Automation, not trade, is causing job losses and economists must address it.
In recent months, the subject of automation and its role in our economy has taken hold in our discourse. As anyone who has visited Youngstown, Ohio or Buffalo, New York could tell you, automation has already taken its toll on the American middle class. Technology broadly and automation specifically are dramatically reshaping the way we work. And we need to have a plan for what’s still to come.
We don’t have to look further than our own communities to see the evidence. From automated warehouses to touchscreen fast food restaurants, from Amazon’s new cashier-less grocery stores to neighborhood libraries that offer self-checkout lanes in lieu of employing real people – automation is increasingly replacing jobs and leaving too few good new jobs in its wake.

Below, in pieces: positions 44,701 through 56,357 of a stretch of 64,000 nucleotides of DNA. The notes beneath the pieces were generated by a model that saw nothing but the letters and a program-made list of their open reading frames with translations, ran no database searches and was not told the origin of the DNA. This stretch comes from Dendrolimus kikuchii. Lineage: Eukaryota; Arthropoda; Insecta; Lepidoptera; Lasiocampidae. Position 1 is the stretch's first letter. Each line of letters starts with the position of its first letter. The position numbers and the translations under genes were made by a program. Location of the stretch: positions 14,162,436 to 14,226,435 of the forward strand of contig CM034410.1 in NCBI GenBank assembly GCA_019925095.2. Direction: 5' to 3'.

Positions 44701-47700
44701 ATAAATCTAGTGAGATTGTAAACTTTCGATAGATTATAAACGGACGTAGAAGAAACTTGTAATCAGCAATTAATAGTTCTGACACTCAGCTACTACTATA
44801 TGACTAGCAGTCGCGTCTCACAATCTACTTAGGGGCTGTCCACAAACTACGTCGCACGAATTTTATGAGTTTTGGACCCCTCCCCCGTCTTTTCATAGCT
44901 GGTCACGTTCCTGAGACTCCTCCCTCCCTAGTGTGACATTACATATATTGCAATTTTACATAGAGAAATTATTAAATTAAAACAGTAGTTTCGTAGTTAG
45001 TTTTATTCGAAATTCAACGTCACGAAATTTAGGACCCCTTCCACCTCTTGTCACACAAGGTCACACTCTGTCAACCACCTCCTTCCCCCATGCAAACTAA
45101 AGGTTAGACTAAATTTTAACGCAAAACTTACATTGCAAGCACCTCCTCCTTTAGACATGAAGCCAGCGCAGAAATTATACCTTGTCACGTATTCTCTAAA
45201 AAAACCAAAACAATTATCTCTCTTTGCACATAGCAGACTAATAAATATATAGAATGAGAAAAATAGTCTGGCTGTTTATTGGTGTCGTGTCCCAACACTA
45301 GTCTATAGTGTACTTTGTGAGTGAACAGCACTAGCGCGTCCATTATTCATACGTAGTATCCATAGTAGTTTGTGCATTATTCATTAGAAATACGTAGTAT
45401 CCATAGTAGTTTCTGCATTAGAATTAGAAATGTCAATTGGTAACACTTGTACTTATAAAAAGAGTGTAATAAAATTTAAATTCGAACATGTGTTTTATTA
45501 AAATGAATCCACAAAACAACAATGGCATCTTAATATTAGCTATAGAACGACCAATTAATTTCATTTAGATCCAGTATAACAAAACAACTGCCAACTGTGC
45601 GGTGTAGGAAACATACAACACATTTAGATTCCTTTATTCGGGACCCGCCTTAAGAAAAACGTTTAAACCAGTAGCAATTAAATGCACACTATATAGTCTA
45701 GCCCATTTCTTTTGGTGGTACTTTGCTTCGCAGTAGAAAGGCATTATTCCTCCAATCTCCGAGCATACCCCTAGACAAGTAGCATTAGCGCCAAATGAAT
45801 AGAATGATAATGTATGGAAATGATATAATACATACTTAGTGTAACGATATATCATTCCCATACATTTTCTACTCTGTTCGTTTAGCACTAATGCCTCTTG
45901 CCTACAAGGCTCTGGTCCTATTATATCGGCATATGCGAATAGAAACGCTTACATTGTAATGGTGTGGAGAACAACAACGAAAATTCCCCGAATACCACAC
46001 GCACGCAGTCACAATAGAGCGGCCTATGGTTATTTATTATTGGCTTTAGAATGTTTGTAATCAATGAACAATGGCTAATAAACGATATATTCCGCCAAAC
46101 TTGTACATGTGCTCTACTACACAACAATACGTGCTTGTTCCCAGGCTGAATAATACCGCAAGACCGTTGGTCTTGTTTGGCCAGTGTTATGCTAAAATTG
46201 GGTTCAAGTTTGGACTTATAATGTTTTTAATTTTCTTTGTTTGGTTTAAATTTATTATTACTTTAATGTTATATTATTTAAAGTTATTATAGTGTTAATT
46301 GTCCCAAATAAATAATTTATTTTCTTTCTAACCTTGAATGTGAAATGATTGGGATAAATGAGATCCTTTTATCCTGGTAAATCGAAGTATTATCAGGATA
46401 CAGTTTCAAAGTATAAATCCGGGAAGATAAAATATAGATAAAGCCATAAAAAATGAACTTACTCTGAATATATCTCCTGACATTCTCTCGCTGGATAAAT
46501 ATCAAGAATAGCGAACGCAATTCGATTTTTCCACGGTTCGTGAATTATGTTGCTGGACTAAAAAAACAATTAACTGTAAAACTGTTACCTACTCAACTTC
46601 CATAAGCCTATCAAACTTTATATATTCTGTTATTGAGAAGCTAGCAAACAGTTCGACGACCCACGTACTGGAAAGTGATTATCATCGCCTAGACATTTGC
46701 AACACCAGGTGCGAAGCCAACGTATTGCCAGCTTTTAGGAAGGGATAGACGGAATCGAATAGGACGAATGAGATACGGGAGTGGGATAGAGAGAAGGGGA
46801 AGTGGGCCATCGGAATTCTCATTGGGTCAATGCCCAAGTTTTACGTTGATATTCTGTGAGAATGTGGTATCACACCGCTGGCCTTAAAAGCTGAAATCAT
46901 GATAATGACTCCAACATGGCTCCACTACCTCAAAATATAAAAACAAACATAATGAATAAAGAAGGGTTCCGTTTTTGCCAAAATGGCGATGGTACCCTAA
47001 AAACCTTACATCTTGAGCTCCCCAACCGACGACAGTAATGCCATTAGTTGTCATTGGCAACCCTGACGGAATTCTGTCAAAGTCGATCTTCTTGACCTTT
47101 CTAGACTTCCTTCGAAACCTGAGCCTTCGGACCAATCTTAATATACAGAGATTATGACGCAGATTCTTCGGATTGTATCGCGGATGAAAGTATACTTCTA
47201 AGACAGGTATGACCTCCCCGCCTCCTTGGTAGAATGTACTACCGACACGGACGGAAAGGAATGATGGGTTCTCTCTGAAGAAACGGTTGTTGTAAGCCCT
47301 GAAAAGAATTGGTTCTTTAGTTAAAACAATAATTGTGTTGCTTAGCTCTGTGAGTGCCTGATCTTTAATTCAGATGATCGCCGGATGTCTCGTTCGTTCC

The statistics in manufacturing are staggering. Despite the prevailing narrative from talking heads on TV, a recent Ball State report showed that just 13 percent of jobs lost in manufacturing are due to trade – the rest of the losses have been due to advances in technology.
That is just one reason more and more people from across the political spectrum are crying foul over the ever-increasing role of technology in our economy. Our country is manufacturing more than ever before, but we are doing it with fewer workers. But it’s not just factories that are seeing losses – software and information technology are also having a dramatic impact on jobs most people think are secure from the forces of rapidly changing economy. Something transformative is happening in America that is not good for American families. Whether policymakers and politicians are willing to admit it or not, workers spoke loudly and clearly in the last election about their economic insecurity and desire to keep good jobs in America.
Read on at the SOURCE